Put on the Skillet
- Artist: Hilarie Burhans
- Format: CD
- Release Date:3/11/2003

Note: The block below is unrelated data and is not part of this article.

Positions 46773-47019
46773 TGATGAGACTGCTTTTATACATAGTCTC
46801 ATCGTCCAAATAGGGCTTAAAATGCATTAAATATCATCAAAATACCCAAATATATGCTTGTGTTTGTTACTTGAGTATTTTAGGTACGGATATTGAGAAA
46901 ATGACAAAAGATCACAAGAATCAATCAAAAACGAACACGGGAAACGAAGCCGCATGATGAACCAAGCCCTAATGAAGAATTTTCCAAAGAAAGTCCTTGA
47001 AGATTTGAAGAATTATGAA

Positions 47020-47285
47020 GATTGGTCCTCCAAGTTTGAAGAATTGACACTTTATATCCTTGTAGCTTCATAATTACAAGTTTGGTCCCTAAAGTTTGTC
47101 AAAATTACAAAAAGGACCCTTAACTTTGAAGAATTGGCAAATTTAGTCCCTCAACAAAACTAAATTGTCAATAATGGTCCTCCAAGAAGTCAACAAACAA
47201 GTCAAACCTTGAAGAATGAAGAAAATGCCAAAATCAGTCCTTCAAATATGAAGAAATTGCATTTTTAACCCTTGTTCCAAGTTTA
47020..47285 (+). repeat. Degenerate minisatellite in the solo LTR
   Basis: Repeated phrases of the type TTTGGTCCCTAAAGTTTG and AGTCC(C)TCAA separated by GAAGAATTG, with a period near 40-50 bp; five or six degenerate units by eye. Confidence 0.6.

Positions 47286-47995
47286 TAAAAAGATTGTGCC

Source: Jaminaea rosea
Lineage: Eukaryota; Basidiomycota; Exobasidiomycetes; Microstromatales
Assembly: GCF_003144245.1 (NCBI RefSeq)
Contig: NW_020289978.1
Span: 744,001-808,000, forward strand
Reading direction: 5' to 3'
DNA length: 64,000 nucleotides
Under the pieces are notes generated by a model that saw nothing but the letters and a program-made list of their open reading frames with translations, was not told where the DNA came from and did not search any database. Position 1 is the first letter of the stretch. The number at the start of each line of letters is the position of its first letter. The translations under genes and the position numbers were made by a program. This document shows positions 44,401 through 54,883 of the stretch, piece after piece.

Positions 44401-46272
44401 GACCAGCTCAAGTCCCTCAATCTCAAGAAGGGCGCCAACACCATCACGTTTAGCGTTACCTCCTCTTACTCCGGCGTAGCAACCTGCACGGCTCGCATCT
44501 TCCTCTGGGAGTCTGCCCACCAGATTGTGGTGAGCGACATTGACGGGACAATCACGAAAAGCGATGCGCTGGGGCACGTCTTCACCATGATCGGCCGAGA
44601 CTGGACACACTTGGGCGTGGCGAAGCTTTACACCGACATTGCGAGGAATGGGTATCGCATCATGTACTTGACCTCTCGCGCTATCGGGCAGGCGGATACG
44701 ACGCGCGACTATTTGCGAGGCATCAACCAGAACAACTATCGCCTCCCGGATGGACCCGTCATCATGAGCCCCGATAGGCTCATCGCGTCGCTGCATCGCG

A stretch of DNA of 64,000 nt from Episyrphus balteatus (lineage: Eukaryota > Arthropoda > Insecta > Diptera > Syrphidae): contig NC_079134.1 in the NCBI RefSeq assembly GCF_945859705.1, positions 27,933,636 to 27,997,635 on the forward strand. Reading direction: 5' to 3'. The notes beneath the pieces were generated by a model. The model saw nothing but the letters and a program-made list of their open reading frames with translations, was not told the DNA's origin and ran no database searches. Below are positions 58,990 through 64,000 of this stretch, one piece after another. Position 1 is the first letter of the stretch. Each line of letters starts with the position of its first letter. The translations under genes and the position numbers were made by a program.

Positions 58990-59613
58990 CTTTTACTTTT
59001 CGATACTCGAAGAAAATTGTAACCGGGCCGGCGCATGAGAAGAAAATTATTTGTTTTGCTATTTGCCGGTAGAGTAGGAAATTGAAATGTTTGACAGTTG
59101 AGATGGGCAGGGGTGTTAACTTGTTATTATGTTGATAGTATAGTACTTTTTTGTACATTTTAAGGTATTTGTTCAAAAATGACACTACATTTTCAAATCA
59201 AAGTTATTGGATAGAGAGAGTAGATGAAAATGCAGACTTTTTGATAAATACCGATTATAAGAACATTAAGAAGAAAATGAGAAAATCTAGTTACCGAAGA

Hilarie has been playing clawhammer banjo since the early '70s, and currently plays with the Hotpoint Stringband, a nationally touring contradance band. She was finally persuaded to release a solo (sort of) banjo CD; this is not solo clawhammer banjo, for the most part, but Hilarie's banjo is the consistent thread running through this recording which also features The Cantrells, Mark Burhans, Mark Hellenberg, Nick Weiland, Matthew McElroy and Bernie Nau on various tracks. The 'Pretty Polly' track was used in episode 18 of the HBO show Deadwood. What follows are a couple of reviews of Put On the Skillet. The first is from the Green Man Review: The sound of an egg frying opens Put On The Skillet, leading into 'Cluck Old Hen', where Hilarie Burhans garnishes her banjo picking with vocal cackles ('Let's cluck this thing up!' she says). That first cut gives a good indication of things to come; the recording has an ample supply of the off-beat. I don't mean off-beat in the musical sense. Burhans is a dance musician (with Hotpoint Stringband), and her playing is rock-steady. An example of the type of off-beat that I'm referring to would be the version of 'Little Sadie', where Burhans' voice is processed to sound like it's coming from an old cabinet-style crystal radio, while Mark Hellenberg's percussion seems to mimic a skratch DJ. Another might be the swing arrangement of 'Shortenin' Bread', with it's cool harmony singing -- think Manhattan Transfer with clawhammer banjo -- or murder ballad 'Pretty Polly', with it's whispery lead vocals, and eerie wailing heard in the background. Burhans is capable of playing it straight when she chooses, though, really cooking on tunes like 'Ragtime Annie'. Burhans also plays some driving back-up behind Al Cantrell (mandolin) and husband Mark Burhans (fiddle), who add some sparkling, swing-y solos. A couple of banjo and harmonium duets have an introspective feel, and Matthew McElroy joins Burhans on two cuts for some rousing tunes featuring double banjos. I wish my banjo sounded like this. I feel obligated to comment on the artwork. I've often thought that the demise of vinyl was also the death knell of good cover art, but some artists (Summer Blevins, in this case) have adapted to the new format. The cover of Put On The Skillet depicts Burhans in front of a stove (Horrors! It looks like she's cooking a banjo!), the backpiece shows a skillet, and the CD itself sports a picture of a fried egg. This is some of the best art I've seen on a CD. -Tim Hoke Here is a review from Sing Out! The Folk Song Magazine, Fall, 2003 by Tom Druckenmiller Hilarie holds down the banjo seat in the Hotpoint Stringband out of Athens, Ohio. With that aggregation she has fused traditional and original dance tunes with some very unusual cover tunes to make for very enjoyable listening and dancing music. On this, her solo clawhammer banjo recording, Hilarie teams up with fiddler, husband and fellow band member Mark Burhans, and friends Al and Emily Cantrell on mandolin, guitar and background vocals. They are joined by Mark Hellenberg on percussion, Mathew McElroy on second banjo, Nick Weiland on bass and co-producer Bernie Nau on keyboards. Put On the Skillet includes many traditional classics done with various arrangements. The recording begins with the sound of eggs frying introducing the old Grayson County classic 'Cluck Old Hen.' 'Shortenin' Bread' places emphasis on the skillet theme once again and is done up in Hokum style with luscious background vocals from Al and Emily. 'Pretty Polly' features Hilarie and Emily in harmonies straight out of the netherworld. Traditional treatment is stretched a bit with the filtered vocals and percussion of the 'industrial' style 'Little Sadie.' It's a curiosity that may not stand up to repeated hearings. In addition to the many well-known traditional tunes, Hilarie offers some fine originals. 'River Falls' is a tune dedicated to a contradance venue in South Carolina and judging from the lovely melody must be a great place to play and dance. She also pairs up the traditional 'Cumberland Gap' with a self composed tune called 'Little Wonder' dedicated to her new banjo, a reconditioned Vega Little Wonder. Hilarie is a talented clawhammer player (with just the right amount of chuck in her style) and she has collected some fine traditional and new tunes and arranged them in a very enjoyable and tasty way. COPYRIGHT 2003 Sing Out Corporation The following is a review appearing on the FAME (Folk & Acoustic Music Exchange) website: It can be tricky business playing traditional music. One wants to preserve the traditional feeling and history of the music while at the same time giving it one's own artistic stamp. Move too far in one direction or the other, and one or both of these opposing objectives is seriously compromised. Clawhammer banjoist Hilarie Burhans has found a perfect balance in Put on the Skillet, an independent release of mostly traditional old time tunes. Burhans is a master banjo player who has won the Ohio State Old-Time Banjo contest nine times. When not recording solo, she is a member of Hotpoint String Band, a contradance band in which she is joined by many of the other players on this album. Burhans' playing has the sweet plunky sound a clawhammer banjo should have. It fits perfectly alongside her rich and soulful vocals. Rounding out the sound on this album are the traditional fiddle, mandolin, bass and guitar, as well as the Indian harmonium and various objects of percussion. The result is a unique yet traditional sounding and feeling collection. Her rendition of Little Sadie sounds as though it might have been recorded sixty years ago, given the rhythmic playing of Mark Hellenberg on an aluminum doumbek, giving the backdrop that 'scratchy-record' feel. It might take some doing to track this recording down, but it is well worth the effort. Hilarie Burhans is making some mighty fine music out there in Ohio. It ought to be heard far and wide. By Allen Price (firstname.lastname@example.org) Edited by David N. Pyles (email@example.com) Copyright 2003, Peterborough Folk Music Society.